The Chilean nongovernmental organization Un Techo Para Mi País (A Roof for My House) plans to return next week to areas damaged by the Jan. 8 earthquake to build temporary wooden houses for the families left homeless.
Un Techo spokesman Iván Víquez said on Thursday that volunteers were signing up for the next operation, set for Wednesday through Sunday, to construct dozens more homes. The exact location hadn´t been determined by press time, but Víquez said the building will likely take place in either Poasito or Fraijanes, northwest of San José in the Alajuela province.
Last weekend, about 100 volunteers and area residents built 15 temporary residences in Poasito.
The magnitude 6 quake struck near Poás Volcano, a popular tourist site. The epicenter was located 20 kilometers north of San José. The effects of the earthquake rippled outwards, knocking over homes in its path in Heredia and Alajuela, and killing as many as 30 people. At least 2,200 people were forced to flee damaged villages, sleeping on foam mattresses in makeshift shelters in schools, churches or community halls, or camped out in tents on soccer fields.
Some 385 people remain in shelters after families returned to those homes least damaged, while others have found rentals with help from the state-run Mixed Institute for Social Aid, according to National Emergency Commission spokeswoman Rebeca Madrigal. No families remain in the outdoor campsites, she said, and the people who sought shelter in schools are being moved to other sites as classes start this week.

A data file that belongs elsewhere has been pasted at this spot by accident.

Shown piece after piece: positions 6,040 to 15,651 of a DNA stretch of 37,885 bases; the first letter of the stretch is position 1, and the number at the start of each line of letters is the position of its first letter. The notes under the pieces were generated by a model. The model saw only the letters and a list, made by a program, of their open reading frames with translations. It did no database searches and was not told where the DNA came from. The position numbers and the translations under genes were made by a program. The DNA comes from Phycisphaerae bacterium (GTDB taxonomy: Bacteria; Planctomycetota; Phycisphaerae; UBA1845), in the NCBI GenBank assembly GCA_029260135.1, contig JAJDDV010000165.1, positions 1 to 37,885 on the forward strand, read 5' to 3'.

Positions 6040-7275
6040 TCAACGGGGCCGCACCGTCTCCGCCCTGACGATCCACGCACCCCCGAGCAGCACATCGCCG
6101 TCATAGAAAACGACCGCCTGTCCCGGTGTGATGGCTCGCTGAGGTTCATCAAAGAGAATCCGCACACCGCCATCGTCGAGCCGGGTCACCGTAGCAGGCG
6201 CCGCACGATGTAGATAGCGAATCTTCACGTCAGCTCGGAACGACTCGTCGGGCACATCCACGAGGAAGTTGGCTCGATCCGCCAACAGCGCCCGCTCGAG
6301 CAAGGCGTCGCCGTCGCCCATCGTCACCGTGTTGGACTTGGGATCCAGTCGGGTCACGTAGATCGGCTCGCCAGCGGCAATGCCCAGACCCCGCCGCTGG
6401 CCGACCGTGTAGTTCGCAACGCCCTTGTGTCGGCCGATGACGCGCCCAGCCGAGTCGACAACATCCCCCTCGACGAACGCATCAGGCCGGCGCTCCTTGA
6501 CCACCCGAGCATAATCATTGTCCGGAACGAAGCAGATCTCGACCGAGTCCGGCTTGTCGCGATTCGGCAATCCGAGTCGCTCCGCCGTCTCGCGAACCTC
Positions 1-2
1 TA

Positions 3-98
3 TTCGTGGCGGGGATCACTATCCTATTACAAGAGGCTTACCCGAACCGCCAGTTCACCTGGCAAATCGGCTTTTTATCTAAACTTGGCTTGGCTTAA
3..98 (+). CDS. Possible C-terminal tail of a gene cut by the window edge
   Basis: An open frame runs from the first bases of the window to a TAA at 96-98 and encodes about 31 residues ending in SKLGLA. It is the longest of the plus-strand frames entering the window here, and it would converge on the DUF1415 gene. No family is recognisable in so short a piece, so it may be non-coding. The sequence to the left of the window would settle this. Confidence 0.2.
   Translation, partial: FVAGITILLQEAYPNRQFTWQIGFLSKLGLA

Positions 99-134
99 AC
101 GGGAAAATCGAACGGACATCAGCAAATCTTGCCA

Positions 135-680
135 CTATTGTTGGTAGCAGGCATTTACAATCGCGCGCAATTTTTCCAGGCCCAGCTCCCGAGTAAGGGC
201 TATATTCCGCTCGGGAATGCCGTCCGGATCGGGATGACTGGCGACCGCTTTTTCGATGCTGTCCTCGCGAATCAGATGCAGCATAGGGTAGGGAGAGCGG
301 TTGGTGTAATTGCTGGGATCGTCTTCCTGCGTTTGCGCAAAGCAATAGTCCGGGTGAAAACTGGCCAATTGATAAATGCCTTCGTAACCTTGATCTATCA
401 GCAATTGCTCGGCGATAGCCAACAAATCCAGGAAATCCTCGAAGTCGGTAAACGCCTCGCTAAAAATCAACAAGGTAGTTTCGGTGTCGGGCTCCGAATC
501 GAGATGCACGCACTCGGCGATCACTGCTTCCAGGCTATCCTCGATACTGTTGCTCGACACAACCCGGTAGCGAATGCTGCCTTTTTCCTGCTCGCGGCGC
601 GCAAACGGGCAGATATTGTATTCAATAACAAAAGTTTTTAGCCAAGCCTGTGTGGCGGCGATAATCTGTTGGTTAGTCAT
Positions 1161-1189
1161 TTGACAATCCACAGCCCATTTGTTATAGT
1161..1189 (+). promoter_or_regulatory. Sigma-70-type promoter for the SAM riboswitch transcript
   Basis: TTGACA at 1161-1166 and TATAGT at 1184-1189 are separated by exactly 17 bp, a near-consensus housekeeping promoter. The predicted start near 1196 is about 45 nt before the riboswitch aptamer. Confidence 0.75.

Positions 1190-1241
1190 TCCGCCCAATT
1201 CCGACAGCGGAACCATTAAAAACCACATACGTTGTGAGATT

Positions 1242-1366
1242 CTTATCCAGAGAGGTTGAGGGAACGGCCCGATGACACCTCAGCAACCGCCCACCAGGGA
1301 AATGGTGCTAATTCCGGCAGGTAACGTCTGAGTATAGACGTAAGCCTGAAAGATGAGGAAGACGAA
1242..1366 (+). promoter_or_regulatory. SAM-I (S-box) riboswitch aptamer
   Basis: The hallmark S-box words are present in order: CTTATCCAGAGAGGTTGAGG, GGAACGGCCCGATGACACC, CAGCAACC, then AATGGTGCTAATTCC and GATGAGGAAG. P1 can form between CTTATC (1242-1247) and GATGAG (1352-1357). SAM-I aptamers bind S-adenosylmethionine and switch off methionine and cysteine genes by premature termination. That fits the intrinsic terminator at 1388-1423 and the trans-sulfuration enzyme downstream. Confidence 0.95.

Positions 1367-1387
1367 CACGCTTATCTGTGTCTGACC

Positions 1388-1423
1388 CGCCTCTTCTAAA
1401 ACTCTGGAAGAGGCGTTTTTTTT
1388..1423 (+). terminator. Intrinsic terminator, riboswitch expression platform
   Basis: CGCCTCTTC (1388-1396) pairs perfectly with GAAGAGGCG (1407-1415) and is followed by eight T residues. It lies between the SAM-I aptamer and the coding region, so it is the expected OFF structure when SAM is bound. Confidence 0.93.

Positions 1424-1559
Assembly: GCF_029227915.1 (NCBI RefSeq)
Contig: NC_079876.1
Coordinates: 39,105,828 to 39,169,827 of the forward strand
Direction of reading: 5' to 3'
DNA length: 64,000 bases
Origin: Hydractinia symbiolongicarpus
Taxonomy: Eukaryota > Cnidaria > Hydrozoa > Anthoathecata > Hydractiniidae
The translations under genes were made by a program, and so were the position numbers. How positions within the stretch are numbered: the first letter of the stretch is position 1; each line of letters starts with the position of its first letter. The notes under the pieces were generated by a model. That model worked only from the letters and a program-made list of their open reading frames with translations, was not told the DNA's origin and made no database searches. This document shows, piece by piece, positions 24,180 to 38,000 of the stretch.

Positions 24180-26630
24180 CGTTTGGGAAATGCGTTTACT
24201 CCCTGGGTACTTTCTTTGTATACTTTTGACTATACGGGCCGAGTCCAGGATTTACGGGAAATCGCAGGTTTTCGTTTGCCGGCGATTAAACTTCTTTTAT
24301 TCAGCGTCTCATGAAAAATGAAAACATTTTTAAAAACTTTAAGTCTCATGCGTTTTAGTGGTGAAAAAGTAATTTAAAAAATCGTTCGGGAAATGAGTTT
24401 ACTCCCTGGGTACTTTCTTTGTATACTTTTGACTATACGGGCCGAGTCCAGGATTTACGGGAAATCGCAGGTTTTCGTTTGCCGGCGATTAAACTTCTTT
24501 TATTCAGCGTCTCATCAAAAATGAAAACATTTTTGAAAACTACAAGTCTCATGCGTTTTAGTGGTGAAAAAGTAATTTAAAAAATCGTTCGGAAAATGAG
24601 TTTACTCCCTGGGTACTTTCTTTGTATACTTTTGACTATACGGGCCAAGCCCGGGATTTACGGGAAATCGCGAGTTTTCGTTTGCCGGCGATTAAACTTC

However, according to Health Minister María Luisa Avila, as many as 650 people could still be in shelters, and the “minority” remains in camping tents.
Madrigal added that Un Techo´s project is also important for helping create a home for victims while they wait for more permanent housing.
Víquez said his organization plans to put up more than 200 techos, or roofs, for earthquake victims. Each house costs from $1,600 to $1,800, funds that Un Techo raised through private and state donations.
The NGO has previously built 230 such structures in Costa Rica and some 40,000 more across Latin America.
For more information, visit www.untechoparamipais.org.
Tico Times reporter Leland Baxter-Neal contributed to this story.